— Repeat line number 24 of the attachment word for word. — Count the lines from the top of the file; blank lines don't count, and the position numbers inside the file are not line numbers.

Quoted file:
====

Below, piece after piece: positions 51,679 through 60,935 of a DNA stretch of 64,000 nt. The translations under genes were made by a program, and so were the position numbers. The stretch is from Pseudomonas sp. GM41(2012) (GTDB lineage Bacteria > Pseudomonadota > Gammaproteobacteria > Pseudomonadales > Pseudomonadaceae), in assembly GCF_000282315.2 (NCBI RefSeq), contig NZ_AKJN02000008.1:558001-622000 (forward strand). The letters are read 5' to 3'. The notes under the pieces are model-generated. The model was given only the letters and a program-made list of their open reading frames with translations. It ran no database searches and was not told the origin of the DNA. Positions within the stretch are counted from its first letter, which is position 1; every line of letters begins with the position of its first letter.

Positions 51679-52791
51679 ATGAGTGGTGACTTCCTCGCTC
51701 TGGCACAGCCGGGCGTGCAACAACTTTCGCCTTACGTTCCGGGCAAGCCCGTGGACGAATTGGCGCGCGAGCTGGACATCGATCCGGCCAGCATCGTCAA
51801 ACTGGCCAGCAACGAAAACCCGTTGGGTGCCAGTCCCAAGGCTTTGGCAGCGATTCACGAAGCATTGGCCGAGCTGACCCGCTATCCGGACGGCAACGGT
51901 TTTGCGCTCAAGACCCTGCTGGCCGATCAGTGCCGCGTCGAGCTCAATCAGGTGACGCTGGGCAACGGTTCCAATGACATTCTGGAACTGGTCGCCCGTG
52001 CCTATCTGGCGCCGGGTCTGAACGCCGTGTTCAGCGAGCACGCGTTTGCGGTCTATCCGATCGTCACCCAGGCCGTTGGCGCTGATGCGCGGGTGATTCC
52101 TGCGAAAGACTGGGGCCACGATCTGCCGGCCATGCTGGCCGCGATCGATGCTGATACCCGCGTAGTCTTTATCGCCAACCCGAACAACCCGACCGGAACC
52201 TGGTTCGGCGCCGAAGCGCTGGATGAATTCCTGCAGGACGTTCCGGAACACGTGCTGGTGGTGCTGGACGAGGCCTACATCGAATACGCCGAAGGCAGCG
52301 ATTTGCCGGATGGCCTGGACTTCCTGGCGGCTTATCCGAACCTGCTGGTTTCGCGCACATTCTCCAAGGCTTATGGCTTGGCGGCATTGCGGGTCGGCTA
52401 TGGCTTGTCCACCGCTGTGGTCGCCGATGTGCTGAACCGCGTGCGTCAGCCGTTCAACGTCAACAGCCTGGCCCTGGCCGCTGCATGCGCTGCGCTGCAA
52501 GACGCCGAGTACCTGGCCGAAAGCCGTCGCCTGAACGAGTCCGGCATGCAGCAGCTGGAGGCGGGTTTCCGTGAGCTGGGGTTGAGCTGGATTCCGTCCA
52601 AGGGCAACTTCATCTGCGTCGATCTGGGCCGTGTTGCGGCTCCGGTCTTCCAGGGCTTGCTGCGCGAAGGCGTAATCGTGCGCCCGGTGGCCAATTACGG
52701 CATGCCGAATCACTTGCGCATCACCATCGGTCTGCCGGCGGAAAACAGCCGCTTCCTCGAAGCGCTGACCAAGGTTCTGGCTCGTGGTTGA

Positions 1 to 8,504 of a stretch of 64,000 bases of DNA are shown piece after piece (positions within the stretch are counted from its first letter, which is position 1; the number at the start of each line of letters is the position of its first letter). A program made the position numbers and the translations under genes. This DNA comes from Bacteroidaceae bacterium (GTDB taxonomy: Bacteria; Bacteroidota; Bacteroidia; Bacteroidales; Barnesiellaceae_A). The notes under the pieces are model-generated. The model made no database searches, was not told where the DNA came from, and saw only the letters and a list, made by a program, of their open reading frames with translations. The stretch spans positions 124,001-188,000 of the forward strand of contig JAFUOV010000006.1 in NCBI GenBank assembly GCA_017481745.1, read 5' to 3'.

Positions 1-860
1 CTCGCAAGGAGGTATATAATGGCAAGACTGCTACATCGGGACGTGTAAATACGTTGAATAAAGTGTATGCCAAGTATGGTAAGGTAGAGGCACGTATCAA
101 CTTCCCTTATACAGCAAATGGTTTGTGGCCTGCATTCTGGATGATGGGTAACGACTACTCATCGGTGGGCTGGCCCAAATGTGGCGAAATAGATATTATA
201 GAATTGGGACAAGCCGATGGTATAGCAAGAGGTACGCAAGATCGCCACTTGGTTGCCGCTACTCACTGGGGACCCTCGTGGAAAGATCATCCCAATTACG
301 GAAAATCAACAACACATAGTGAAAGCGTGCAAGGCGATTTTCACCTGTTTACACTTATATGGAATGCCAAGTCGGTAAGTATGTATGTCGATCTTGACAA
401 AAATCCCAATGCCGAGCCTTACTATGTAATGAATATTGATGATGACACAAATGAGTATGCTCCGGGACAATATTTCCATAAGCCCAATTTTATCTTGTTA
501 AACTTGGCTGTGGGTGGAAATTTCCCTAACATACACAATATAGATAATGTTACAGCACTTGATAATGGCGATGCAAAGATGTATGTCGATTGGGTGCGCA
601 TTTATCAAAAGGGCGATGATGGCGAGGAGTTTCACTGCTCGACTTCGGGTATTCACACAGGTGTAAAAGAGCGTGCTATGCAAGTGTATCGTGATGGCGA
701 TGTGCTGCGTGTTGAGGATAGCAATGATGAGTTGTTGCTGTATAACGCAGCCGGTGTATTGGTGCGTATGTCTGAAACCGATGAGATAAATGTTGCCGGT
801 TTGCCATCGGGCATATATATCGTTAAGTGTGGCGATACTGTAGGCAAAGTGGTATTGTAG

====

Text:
701 TGTGCTGCGTGTTGAGGATAGCAATGATGAGTTGTTGCTGTATAACGCAGCCGGTGTATTGGTGCGTATGTCTGAAACCGATGAGATAAATGTTGCCGGT